* We as yet struggle for being ; which is preliminary, and still more essential.

then no doubt they will discern and find your protection and encouragement.

Beseeching you to pardon this length, I humbly take leave; and rest,

Your most obedient servant,


Industrious dull Bulstrode, coming home from the Council of State towards Chelsea on Saturday afternoon, is accosted on the streets, 'near Charing Cross,' by a dusty individual, who declares himself bearer of this Letter from my Lord General ; and imparts a rapid outline of the probable contents to Bulstrode's mind, which naturally kindles with a certain slow solid satisfaction on receipt thereof.


LETTER CXXVI., for Sir Arthur, did not go on Monday night; and finds now an unexpected conveyance !-Brand, Historian of Newcastle, got sight of that Letter, and of this new one enclosing it, in the hands of an old Steward of the Haselrigs, some halfcentury ago; and happily took copies. Letter CXXVI. was autograph, 'folded up hastily before the ink was quite dry; sealed with red wax:' of this there is nothing autograph but the signature; and the sealing-wax is black.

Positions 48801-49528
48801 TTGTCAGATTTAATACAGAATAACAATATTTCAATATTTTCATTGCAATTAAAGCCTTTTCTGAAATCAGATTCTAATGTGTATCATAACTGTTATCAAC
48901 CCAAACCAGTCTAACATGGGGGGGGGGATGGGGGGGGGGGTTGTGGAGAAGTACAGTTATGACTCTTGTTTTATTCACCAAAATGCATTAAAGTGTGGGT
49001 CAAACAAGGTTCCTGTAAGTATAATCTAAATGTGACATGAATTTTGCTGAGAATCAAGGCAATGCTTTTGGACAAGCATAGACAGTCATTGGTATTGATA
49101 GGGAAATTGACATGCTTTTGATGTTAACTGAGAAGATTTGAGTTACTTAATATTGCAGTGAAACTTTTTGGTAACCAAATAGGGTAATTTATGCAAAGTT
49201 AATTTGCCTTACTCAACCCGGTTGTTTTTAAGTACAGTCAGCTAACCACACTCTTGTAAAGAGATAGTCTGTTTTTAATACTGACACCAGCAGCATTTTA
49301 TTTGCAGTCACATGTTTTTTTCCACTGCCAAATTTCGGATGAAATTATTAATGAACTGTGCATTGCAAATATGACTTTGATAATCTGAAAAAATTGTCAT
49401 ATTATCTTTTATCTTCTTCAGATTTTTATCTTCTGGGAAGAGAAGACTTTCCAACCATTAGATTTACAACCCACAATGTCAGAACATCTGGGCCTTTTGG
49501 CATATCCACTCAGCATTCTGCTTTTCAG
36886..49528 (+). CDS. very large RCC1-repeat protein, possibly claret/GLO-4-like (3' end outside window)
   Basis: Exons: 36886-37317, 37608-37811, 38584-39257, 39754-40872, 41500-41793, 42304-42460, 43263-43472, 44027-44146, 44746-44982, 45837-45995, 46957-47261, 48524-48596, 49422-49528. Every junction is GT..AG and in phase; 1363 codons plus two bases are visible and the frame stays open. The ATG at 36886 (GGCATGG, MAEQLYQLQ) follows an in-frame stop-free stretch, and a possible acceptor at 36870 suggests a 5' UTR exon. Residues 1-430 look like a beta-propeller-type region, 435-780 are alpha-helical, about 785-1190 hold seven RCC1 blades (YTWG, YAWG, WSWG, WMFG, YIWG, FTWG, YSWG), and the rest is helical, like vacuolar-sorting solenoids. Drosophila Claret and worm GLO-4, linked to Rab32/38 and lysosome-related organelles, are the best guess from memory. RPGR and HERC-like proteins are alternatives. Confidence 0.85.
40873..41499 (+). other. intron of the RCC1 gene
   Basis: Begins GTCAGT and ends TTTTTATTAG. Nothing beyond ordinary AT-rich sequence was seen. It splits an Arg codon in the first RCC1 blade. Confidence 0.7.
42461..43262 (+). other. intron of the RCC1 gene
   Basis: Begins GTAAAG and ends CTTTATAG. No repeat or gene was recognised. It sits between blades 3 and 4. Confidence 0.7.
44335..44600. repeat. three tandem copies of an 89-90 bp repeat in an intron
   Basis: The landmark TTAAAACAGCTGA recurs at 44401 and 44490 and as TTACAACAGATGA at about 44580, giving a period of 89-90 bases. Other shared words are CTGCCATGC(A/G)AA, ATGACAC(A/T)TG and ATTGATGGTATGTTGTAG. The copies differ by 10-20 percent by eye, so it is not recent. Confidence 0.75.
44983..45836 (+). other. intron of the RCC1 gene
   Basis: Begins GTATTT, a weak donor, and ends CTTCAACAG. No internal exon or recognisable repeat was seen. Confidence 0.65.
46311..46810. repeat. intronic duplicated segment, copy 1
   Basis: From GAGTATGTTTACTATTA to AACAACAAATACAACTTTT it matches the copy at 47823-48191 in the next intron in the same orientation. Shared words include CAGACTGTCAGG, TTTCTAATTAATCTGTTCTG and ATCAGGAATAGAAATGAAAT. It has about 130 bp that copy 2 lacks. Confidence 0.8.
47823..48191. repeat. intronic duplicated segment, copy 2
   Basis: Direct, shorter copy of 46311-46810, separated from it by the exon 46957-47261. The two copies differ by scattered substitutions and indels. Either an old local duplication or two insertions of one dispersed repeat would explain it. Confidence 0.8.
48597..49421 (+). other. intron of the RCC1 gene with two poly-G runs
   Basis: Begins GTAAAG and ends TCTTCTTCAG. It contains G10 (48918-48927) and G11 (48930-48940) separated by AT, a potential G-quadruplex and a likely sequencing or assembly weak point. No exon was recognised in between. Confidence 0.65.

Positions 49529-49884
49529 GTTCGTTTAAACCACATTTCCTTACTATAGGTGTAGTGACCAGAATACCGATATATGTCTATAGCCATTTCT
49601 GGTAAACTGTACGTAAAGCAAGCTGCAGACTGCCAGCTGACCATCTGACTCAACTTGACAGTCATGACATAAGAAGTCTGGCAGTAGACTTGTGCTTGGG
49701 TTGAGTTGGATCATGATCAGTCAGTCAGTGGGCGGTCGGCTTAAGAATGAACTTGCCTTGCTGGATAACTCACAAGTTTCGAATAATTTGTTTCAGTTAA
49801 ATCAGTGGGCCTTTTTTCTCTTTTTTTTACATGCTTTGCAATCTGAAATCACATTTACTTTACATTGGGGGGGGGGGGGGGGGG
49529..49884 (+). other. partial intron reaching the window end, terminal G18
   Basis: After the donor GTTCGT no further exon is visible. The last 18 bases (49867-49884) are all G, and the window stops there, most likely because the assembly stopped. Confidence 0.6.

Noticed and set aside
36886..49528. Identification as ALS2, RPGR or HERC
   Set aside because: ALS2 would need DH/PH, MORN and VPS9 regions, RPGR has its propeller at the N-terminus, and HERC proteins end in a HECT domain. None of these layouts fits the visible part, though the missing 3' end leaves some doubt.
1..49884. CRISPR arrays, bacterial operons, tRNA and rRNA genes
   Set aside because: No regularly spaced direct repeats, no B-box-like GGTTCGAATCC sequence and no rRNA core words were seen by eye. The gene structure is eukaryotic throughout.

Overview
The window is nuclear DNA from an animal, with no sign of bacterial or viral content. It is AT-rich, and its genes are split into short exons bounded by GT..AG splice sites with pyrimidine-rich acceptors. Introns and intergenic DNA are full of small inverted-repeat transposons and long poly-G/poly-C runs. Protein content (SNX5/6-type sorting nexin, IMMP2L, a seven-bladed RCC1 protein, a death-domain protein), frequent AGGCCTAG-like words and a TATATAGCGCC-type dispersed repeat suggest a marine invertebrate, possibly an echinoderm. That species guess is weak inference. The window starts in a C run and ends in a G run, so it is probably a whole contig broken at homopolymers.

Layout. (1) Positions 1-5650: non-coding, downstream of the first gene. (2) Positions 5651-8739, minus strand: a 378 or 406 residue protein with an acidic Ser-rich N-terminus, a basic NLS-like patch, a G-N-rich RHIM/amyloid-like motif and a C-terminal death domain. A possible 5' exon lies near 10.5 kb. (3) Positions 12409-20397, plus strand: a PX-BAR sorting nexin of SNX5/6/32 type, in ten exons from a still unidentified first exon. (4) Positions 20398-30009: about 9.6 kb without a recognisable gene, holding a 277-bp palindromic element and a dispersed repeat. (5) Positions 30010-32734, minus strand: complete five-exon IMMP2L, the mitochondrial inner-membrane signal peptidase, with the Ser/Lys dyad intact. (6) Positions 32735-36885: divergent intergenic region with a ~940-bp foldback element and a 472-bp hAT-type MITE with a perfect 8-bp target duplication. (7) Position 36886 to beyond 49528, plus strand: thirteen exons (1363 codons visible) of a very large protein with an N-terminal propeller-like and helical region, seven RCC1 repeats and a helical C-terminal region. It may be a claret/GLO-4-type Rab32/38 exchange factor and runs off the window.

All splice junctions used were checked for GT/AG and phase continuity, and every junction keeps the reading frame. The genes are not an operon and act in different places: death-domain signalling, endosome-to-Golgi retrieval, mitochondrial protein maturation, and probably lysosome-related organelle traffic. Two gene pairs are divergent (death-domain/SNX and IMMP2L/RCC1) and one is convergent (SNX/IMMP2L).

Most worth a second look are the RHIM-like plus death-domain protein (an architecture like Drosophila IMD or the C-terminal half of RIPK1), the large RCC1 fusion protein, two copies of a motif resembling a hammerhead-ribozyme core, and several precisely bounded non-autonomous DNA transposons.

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For the Honourable Sir Arthur Haselrig, at Newcastle or

elsewhere : These. Haste, haste.


Dunbar, 4th September, 1650.

You will see by my Enclosed, of the 2d of this month, which was the evening before the Fight, the

• Newspapers (in Cromwelliana, pp. 87-91).
1 Whitlocke (2d edition), p. 470 (7 Sept.).